It’s a dangerous thing, writing about women, if you’re a man. Every word must be precise and deliberate. One foot out of place, and the world comes down on you like a tonne of bricks. One needs to avoid the smug self-congratulatory tones of the do-gooder just as much as the blundering misogyny of Nigel Farage. Balanced, well-meaning fence-sitting may make for an easy life at dinner parties, but it makes for a very dull read.
So it is with some trepidation that I declare my belief that this particular battle is over and won. The crusade for equality in marketing, with women as both practitioners and audience, seems to me to have reached a satisfactory conclusion.
Consider the evidence. Is your marketing department or agency institutionally stacked against women? Are there people working alongside you who really believe that a woman’s place is in the home? And aren’t we working in a profession that has more female employees than male? Unless you are reading this in Putin’s Russia, the chances are your answer will be no, no and yes.
Ah, so it’s the top jobs where there’s an issue? Over-representation at the bottom of the organisations and under-representation at the top, you say. But not in marketing, right?
As far as I can see, the split is pretty even. A quick flick through the Marketing Group of Great Britain member list, and it looks more or less half-and-half. I know that at least two of the biggest marketing brands in the UK have a policy of appointing women to their CMO positions, but only because I found out through friends when I inquired about roles there. It’s a smart way of counterbalancing a male-dominated board; if the face of your board is a man, then give the voice of your brand to a woman. No issues from me on that one.
What about the audiences, then? Are they male-dominated? Do we marketers and agency types automatically think meat and two veg when we promote products and services? Of course not. Any marketer worth their salt starts their pen portrait of the target audience with gender. If women are the purchasers (or decision-makers, for that matter), that’s where the first peg is hammered into the ground, and everything else is laid out from there.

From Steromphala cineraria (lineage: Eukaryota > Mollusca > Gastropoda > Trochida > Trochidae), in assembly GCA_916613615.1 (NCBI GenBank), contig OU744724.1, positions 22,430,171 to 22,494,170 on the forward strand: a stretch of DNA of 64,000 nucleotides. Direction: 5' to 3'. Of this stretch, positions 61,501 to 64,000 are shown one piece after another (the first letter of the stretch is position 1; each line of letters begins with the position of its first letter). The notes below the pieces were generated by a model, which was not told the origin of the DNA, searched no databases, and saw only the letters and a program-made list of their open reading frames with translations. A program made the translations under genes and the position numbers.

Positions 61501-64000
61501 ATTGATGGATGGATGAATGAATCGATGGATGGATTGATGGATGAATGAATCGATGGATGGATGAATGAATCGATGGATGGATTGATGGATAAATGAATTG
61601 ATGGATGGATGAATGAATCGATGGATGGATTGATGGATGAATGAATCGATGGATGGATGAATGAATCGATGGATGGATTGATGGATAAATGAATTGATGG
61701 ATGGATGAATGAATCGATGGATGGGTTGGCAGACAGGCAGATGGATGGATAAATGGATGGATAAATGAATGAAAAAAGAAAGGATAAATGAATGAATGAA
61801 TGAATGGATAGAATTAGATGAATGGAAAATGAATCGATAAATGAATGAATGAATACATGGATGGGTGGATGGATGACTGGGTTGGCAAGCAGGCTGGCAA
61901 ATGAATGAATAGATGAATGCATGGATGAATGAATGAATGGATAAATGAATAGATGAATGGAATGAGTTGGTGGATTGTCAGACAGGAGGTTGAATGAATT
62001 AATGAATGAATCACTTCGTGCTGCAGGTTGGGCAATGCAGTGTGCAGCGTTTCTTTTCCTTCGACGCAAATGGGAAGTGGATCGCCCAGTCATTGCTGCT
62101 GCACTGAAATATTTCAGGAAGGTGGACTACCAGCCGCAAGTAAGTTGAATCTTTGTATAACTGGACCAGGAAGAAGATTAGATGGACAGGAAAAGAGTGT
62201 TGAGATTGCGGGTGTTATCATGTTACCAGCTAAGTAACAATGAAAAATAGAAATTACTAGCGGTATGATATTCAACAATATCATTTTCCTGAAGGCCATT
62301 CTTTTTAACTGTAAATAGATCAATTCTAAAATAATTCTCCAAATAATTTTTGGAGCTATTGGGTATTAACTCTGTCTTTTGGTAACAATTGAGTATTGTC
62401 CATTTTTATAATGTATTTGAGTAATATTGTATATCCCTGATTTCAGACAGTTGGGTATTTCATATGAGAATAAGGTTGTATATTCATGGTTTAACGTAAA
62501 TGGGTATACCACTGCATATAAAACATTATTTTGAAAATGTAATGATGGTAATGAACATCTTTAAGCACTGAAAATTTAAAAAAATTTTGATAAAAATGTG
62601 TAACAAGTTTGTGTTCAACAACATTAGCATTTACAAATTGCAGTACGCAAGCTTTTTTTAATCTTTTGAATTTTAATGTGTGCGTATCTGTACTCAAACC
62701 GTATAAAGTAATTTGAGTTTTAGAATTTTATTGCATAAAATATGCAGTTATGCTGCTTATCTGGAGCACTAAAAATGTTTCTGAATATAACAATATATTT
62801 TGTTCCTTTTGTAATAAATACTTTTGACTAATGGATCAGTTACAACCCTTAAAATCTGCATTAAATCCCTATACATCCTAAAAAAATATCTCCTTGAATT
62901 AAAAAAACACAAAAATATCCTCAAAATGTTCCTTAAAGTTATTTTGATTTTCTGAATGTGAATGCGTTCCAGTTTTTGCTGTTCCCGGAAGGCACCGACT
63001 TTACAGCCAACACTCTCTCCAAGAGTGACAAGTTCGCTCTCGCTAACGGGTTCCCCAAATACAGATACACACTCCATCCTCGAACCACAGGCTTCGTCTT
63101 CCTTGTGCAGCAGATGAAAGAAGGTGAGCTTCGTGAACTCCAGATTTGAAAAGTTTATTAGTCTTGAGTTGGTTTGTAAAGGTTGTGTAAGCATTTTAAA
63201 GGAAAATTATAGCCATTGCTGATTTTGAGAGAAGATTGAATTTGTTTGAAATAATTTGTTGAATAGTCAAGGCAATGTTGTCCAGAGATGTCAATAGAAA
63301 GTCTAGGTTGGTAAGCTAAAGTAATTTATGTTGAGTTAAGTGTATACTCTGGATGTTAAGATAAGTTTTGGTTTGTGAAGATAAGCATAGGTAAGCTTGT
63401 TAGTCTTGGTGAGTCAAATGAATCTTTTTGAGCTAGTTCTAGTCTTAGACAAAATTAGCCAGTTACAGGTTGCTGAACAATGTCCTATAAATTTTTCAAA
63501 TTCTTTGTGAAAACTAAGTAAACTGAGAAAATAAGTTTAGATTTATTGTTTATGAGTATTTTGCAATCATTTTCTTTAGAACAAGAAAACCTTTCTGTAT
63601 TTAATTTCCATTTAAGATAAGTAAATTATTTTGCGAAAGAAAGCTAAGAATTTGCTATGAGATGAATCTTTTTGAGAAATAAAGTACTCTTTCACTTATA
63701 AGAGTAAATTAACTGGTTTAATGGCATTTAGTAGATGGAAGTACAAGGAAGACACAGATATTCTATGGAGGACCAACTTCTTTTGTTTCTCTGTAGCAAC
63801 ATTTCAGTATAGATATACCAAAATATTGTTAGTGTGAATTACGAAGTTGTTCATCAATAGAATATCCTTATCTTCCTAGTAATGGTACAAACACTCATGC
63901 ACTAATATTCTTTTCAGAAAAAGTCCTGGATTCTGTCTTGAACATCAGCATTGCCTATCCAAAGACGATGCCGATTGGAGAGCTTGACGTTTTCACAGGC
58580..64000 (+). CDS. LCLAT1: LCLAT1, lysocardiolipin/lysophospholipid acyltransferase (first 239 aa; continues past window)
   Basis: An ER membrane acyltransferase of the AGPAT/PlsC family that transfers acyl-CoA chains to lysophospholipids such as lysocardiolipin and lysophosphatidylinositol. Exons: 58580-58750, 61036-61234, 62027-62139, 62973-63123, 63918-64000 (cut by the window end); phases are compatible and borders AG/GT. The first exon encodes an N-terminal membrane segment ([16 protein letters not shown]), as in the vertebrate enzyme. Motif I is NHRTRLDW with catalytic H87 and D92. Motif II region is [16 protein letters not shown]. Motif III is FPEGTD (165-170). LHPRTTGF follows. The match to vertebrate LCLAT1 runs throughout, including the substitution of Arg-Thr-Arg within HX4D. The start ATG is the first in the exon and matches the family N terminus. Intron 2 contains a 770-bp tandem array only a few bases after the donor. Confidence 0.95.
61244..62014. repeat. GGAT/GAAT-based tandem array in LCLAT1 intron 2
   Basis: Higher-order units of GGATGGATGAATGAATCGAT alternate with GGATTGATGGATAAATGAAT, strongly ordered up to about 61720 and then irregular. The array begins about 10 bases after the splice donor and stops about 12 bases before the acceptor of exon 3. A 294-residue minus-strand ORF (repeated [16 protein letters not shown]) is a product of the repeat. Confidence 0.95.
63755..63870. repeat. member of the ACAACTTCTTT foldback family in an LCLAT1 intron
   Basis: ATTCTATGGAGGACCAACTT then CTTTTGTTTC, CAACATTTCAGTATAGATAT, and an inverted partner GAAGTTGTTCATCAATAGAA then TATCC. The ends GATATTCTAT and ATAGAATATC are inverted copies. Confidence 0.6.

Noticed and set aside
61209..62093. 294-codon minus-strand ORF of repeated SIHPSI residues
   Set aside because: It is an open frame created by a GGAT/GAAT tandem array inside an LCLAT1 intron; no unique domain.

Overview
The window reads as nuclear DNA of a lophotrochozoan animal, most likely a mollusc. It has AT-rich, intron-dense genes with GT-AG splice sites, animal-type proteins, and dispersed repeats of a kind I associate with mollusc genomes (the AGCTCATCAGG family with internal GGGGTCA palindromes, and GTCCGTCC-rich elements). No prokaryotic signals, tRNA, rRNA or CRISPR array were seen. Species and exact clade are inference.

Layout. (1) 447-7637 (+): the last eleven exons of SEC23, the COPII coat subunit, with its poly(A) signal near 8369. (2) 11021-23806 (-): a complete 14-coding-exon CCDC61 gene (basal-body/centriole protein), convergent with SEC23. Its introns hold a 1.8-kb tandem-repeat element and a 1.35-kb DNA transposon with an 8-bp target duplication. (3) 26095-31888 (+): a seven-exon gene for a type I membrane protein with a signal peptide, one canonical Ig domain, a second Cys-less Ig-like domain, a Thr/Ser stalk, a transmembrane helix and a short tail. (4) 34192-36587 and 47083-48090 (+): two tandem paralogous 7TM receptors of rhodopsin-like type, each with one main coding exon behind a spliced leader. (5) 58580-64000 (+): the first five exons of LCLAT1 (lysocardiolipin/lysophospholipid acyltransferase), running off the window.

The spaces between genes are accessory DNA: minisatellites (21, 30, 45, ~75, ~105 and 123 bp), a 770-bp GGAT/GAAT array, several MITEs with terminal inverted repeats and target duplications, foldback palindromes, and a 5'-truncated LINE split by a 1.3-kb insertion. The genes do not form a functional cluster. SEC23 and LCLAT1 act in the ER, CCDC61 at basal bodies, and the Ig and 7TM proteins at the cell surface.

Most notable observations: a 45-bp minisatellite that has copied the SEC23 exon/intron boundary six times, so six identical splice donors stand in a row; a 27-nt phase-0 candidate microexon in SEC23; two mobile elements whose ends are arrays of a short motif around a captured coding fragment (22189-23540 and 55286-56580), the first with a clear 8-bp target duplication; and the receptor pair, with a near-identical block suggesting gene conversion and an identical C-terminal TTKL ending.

How can we reflect a better society, free from prejudice about gender, race or sexuality?
If you’re still basing your thinking on a male audience for a product where women play the lead role, you’re not a misogynist, you’re an idiot. It’s poor marketing, and you will fail. These days, with the scrutiny of metrics and accountability, you’ll just fail faster – and if that’s not progress, then I don’t know what is.
So if I am right, and the battle is won, what are we still fighting about?
This is where it gets interesting. The real battle is about the role of women in society at large. As marketers, we spend more of our time reflecting society than leading it. (That’s what politicians are supposed to be doing, and when they stop doing that, things start to go wrong.) Marketing campaigns work best when they reflect a situation that consumers know to be true. Brands are happy to revert to stereotypes in marketing, and can nudge consumers only so far to make the point. Unless you are in the business of trying to shock people, you stretch consumers at your peril.
Consider the predicament of the supermarkets. They know the majority of their weekly basket depends upon female shoppers, yet every time they portray them in kitchen/aisles/checkout they add another layer of lacquer to a familiar cliché of women at home while men go out to work. Yet if they were to reflect a more diverse version of society, with dad at home and mum at work, the communication would misfire and the brand would suffer. This sort of advertising works fastest from a reflex reaction of familiarity.
This is the struggle that we are really engaged in. How can we use marketing to reflect a better society, free from any prejudice about gender, race or sexuality? Can we take the enlightenment of the metropolitan elite minority (which is what we are) and project it on the mass audience, and still hope to be commercially successful?
When you, the marketer, are offered the opportunity to surrender to a handy but outdated image of women in society, just say no.
The answer lies in creative thinking. We should have a deep and embedded marketing allergy to the familiar and lazy. It’s easy to lapse into scenes, vignettes, images and headlines that are off-the-shelf and familiar.
As an aspirant writer, I worship at the altar of Christopher Hitchens, AA Gill, Martin Amis and anyone else who can finish a sentence without lapsing into cliché. It’s so easy to do; you get half-way through the construction, and your mind takes over on a well-trodden path (there’s one!), allowing you to start thinking about the sentence that follows.
With the best writers you never know what the end of their sentence will bring. So, too, with the great marketers, who don’t fall back on gender stereotypes, but still bring us all with them in the stories their brands tell. It’s a true art.
This is the battle we should fight, and it deserves to be fought. Like a Japanese soldier who refused to believe the war was over, when you, the marketer, are offered the opportunity to surrender to a handy but outdated image of women in society, just say no. Or, if you went to a public school, just say no thank you.
Will Harris is joint chief executive of PR agency Mission and a former marketing chief at Nokia.